Wednesday, June 6, 2012


Review by James Colt Harrison

If you are expecting to see cute bunny rabbits, lambs and chirping birds in Universal Pictures and producer Joe Roth’s new, updated version of the classic fairy tale, forget it. You had better go rent the original 1937 Walt Disney version for all things sugary and adorable.

Snow White and the Huntsman is a breathtakingly paced and stunningly photographed film (cinematographer Greig Fraser) that will, itself, become a classic. Production values are all superb, from  the Production Design by Dominic Watkins to the Costume Design by Colleen Atwood. The film is a treat to the eye. Design professionals will want to eye this film for every aspect of its contribution to architecture, decorative artifacts, and jewelry.

Charlize Theron gets to chew the scenery in her role as The Wicked Queen. It’s not bad-mannered chewing, but almost over-the-top which stops just short of being campy. Ms. Theron knows how to act and she has an Oscar® to prove it. The South African actress squeezes every drop of drama out of her character--- a vain, hateful, mean-spirited woman who will do anything to remain the “fairest of them all” in the magic mirror. When she hears that Snow White (Kristen Stewart) is more beautiful and virginal than she, she goes berserk and hires hunky Chris Hemsworth to go out and kill the poor little Snow White.

Not counting on Hemsworth to see through her evil plans, the Queen is not ready for him to begin protecting Snow White. He teaches her to become a warrior so she can protect herself against the Queen.

Not all is doom and gloom, and the dwarfs add a touch of humor in their brief, but memorable, scenes. See if you can spot British actors Toby Jones, Ian McShane, Ray Winstone and Bob Hoskins. There are some quick-hand magical special effects here.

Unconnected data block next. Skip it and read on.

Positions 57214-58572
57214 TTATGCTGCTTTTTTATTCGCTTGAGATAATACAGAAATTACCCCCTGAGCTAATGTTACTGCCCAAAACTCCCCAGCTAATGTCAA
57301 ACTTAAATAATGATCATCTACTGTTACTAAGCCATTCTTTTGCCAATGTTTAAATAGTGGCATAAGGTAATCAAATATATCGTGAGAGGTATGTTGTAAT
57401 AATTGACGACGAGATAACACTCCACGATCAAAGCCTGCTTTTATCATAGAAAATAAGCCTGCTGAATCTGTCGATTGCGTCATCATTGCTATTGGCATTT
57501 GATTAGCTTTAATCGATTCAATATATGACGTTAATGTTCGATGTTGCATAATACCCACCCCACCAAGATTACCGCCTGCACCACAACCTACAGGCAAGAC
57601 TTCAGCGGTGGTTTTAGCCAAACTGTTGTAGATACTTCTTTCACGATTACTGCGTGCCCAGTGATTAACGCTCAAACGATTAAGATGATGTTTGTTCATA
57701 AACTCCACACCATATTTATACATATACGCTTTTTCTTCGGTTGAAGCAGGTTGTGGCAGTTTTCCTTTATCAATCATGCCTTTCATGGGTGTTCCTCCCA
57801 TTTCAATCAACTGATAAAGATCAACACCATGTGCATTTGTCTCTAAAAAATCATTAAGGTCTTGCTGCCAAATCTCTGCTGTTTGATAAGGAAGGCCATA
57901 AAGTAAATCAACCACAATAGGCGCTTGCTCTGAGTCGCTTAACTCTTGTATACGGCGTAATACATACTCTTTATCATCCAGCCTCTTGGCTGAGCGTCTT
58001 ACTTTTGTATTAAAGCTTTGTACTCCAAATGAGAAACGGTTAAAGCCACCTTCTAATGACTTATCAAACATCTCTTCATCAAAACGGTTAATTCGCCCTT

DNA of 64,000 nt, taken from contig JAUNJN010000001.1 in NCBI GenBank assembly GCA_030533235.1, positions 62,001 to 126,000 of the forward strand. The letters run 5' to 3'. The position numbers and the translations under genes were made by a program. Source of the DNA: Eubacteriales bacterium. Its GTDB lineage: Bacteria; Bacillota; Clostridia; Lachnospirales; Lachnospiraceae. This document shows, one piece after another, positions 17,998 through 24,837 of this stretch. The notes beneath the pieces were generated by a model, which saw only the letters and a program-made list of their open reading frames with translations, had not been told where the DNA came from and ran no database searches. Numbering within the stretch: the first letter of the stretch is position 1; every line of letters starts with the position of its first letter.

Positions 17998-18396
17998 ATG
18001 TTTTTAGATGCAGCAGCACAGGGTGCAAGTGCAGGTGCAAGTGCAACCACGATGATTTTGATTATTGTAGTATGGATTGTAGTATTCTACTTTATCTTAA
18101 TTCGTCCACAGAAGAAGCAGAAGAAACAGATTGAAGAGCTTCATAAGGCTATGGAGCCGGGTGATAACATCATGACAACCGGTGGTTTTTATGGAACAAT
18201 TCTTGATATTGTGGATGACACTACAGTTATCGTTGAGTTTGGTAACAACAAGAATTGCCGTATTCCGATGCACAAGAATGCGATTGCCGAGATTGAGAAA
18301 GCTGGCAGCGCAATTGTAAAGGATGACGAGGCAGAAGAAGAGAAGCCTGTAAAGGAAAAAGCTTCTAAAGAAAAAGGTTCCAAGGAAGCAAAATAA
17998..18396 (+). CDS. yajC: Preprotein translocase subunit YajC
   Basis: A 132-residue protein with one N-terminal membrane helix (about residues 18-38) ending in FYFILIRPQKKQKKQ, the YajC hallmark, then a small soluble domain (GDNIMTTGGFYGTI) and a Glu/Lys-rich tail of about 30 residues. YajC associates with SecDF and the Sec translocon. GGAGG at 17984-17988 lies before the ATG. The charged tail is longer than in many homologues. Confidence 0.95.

I was happily surprised at Kristen Stewart’s performance. To be perfectly honest, I never liked her glum demeanor in the Twilight movies and could never fathom why in the world she was in films at all. She always looked disengaged and not wanting to be there. But in this film she has changed all that. She even managed a small smile, but it did seem tough for her to manage---like prying open a frozen banana.

Chris Hemsworth is, of course, the male star of the year. The Melbourne, Australia native is 28 years old (his birthday is coming up on August 11). He is the older brother of Liam Hemsworth (The Hunger Games) and the younger brother of Luke Hemsworth, both actors.

Chris began his show business career with small parts on Australian TV. He hit the jackpot when he was cast in the show Home and Away and stayed for 171 episodes. He began making plans to move to the United States so he could conquer Hollywood. After being in Hollywood only six weeks he snagged a role in the film CA$H in 2008. Director Stephen Milburn Anderson said, “I was very impressed. Let’s face it, he’s beautiful.”

Hemsworth was quickly cast in J. J. Abrams’ 2009  Star Trek and did a couple of small independent films. He really didn’t have much of a film resume when he snagged the great break of all-time—that of the title role in the Marvel Comic film Thor. The film was a box-office smash and he became an overnight sensation. This led to reprising his role in this year’s biggest film, The Avengers with Robert Downey, Jr., Chris Evans, Mark Ruffalo and Scarlett Johansson.

Chris Hemsworth has indeed become a major star, and Snow White and the Huntsman will only further his popularity. Universal Pictures/ Roth Films.

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